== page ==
Physician assistant students learn about rural medicine thanks to Humboldt partnership
Federal grant covers housing for students as they work in underserved communities with hopes they return after graduation
As a young child in grade school, Hlee Lor remembers the discomfort and embarrassment of going to doctors’ appointments with her parents.
“My parents only spoke Hmong and no English, so I had to interpret for them,” Lor recalled. “There were times I didn’t understand what was going on and the medical terminology did not translate, so there were a lot of gaps with the care they received.”
That early experience planted the seed in Lor that now grows in her quest to become a physician assistant (P.A.) at the Betty Irene Moore School of Nursing at UC Davis.
“I knew I wanted to become a P.A. to help those in underserved areas where English isn’t their first language,” Lor said.
Part of her education includes a clinical rotation in a rural area. Lor ventured to Humboldt County and SoHum Health’s Southern Humboldt Community Clinic in Garberville, California.
“I knew that remote areas don’t have access to health care. I just didn’t realize how limited their access really is,” she said.
“In these rural areas, some people have to drive an hour to get to us,” added Helen Cheung, Lor’s classmate. “They have to bring their whole family to us and it’s important for them to get quality care.”
Rural clinics bring new perspectives, opportunities
P.A. students such as Cheung and Lor, along with future family nurse practitioners, bring their enthusiasm and energy to the providers and patients in Humboldt. The experience allows them to learn in a real medical setting, while opening the possibility of one day practicing there.
“We know that rural areas need quality primary care providers. At the same time, Humboldt County provides robust learning experiences for our students as they partner with physicians to provide high quality primary care,” explained Teresa Thetford, assistant director of the P.A. program. “When we create clinical education experiences that allow students to live in these areas and immerse in the communities, we increase the chances that they will decide to return and practice in these areas.”
The intense learning experience takes students’ complete focus. Thanks to a five-year grant of nearly $1.5 million grant from the Health Resources and Services Administration (HRSA), the stress of finding a place to live is not a problem.
“In our role as a land-grant university and the School of Nursing’s focus on primary care and the underserved, we align beautifully with HRSA’s goals to improve the workforce in areas where it’s inadequate,” explained Deb Bakerjian, professor and director of the Physician Assistants - Primary care and Rural Opportunities for Mental health Integration and Substance use Education (PA-PROMISE) Initiative. “Funding from PA-PROMISE, a unique UC Davis program, pays for students’ housing as well as for us to develop educational programming that leverages the expertise of the providers in these Northern California clinics.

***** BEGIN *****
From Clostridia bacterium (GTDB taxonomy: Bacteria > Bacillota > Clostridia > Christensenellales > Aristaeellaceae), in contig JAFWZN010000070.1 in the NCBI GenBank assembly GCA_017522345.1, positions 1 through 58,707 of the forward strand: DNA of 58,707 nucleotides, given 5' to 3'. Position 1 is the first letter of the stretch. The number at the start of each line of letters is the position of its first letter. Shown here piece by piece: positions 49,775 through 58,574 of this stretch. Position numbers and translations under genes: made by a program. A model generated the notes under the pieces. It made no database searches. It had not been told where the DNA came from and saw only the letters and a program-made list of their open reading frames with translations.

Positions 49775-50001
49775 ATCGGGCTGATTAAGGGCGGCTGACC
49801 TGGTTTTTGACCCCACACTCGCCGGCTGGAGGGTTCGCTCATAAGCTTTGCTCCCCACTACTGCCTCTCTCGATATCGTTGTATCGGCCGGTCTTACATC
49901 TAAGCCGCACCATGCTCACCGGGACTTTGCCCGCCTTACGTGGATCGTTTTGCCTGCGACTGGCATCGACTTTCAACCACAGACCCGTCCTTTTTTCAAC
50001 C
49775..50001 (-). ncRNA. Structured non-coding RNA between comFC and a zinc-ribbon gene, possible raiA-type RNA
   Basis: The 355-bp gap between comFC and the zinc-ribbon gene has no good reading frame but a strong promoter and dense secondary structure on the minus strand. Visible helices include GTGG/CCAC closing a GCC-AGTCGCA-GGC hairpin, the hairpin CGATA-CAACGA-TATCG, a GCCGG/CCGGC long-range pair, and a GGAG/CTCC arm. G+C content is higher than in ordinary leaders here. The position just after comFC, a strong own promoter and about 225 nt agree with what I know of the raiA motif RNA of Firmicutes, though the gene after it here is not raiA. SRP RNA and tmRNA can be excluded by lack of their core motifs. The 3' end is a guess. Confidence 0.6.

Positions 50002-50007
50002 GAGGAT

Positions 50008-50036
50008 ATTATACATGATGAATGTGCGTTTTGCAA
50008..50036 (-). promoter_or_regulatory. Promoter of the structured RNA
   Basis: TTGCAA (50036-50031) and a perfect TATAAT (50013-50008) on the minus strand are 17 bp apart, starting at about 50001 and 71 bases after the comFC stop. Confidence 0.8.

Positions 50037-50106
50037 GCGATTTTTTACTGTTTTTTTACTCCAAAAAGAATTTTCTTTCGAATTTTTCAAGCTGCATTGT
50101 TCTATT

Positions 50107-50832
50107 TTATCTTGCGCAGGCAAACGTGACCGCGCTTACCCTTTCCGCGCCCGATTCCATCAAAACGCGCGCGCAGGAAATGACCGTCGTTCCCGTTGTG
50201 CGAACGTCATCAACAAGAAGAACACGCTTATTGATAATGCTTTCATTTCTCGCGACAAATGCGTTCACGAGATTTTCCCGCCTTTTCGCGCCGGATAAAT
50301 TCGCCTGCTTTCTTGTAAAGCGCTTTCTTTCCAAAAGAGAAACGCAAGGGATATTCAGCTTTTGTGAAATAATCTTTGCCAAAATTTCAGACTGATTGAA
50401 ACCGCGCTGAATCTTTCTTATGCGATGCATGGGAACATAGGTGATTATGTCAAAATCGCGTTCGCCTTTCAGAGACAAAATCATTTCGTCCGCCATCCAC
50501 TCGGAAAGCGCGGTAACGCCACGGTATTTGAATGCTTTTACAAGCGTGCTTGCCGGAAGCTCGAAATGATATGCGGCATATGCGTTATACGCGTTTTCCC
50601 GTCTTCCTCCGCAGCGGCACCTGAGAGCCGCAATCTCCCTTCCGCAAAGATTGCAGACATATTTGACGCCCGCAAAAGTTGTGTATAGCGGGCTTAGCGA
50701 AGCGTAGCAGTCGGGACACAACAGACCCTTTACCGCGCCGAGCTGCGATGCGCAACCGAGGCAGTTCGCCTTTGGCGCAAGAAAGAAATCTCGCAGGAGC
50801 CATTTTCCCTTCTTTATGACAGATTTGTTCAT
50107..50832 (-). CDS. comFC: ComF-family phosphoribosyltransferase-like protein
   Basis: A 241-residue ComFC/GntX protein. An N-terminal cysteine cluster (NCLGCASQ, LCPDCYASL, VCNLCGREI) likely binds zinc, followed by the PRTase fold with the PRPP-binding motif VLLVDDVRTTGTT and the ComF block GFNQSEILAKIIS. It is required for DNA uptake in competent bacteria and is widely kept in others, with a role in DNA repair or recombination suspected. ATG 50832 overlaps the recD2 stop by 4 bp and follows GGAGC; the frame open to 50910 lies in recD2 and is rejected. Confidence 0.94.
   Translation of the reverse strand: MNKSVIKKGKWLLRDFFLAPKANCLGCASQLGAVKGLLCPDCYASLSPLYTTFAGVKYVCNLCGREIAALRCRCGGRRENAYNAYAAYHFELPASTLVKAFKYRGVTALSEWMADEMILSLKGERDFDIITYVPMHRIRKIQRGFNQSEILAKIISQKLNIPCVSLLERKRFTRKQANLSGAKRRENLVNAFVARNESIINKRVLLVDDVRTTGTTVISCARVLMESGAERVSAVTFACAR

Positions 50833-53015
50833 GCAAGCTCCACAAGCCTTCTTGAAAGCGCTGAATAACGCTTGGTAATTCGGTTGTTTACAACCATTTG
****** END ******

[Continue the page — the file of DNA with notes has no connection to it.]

Bakerjian and her team work with the clinics to develop training designed to enhance clinician competencies in mental health conditions and substance use disorders, which are prominent in rural counties. By partnering with clinic leaders, who are experts in their unique environment, the School of Nursing can develop materials that benefit rural patients and the students who, one day, may treat them.
“This has long been a dream of mine to leverage the resources we have at UC Davis with these rural counties and recognize their expertise and promote it,” Bakerjian added. “As it turned out, COVID gave us the time to be thoughtful on these activities and the grant helps with sustainability.”
Exposure now could mean residency in the future
Across California, many rural communities face provider shortages. With many rural physicians and advanced practice providers nearing retirement, expanding the pipeline of providers is critical to fill the needs of residents.
UC Davis is committed to improving the availability of culturally relevant primary health care to underserved populations throughout California. At the same time, SoHum Health’s mission is to provide high quality local medical services, to engage community members with education, activities and lifestyle opportunities which promote optimal health.
“We feel lucky UC Davis reached out to include us in this partnership. The students have so far been a welcome injection of enthusiasm and new perspectives, and their questions keep us on our toes! All of our staff have enjoyed the chance to show off the joys and curiosities that come with working here,” said Seth Einterz, SoHum’s clinic medical director.
An expected 40 to 50 students will benefit from PA-PROMISE while learning with SoHum providers.
“Getting to know the community and patients was wonderful. Having the housing already paid for so I could concentrate on my work, that made the experience much better,” Lor said.
“We were told it was furnished but the apartment actually felt like a home,” Cheung added.
Humboldt County itself felt like home for Cheung as well. The experience solidified her desire to return in the future.
“My preceptor was an excellent teacher and really sparked my interest in practicing in a rural area,” she explained. “Because I had such a good experience, I’m leaning toward practicing there.”